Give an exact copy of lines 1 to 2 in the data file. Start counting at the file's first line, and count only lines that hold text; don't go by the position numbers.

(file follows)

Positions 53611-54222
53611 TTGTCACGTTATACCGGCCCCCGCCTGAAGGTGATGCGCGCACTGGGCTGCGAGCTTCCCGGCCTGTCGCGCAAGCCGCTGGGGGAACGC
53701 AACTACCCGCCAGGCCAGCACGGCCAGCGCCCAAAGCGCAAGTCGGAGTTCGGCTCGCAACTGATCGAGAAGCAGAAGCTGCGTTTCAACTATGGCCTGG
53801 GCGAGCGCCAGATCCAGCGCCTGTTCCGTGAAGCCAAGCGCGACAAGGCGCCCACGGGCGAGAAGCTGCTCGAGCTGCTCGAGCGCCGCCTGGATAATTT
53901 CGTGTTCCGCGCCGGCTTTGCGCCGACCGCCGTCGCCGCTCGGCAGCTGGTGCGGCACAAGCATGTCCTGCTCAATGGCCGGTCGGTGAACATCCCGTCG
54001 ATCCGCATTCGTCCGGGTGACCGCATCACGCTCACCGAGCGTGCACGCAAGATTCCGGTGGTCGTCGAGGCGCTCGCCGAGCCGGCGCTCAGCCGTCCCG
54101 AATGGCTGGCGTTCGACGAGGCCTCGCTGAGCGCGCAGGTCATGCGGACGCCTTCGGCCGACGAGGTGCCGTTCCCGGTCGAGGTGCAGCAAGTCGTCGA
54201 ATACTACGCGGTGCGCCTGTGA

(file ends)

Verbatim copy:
Positions 53611-54222
53611 TTGTCACGTTATACCGGCCCCCGCCTGAAGGTGATGCGCGCACTGGGCTGCGAGCTTCCCGGCCTGTCGCGCAAGCCGCTGGGGGAACGC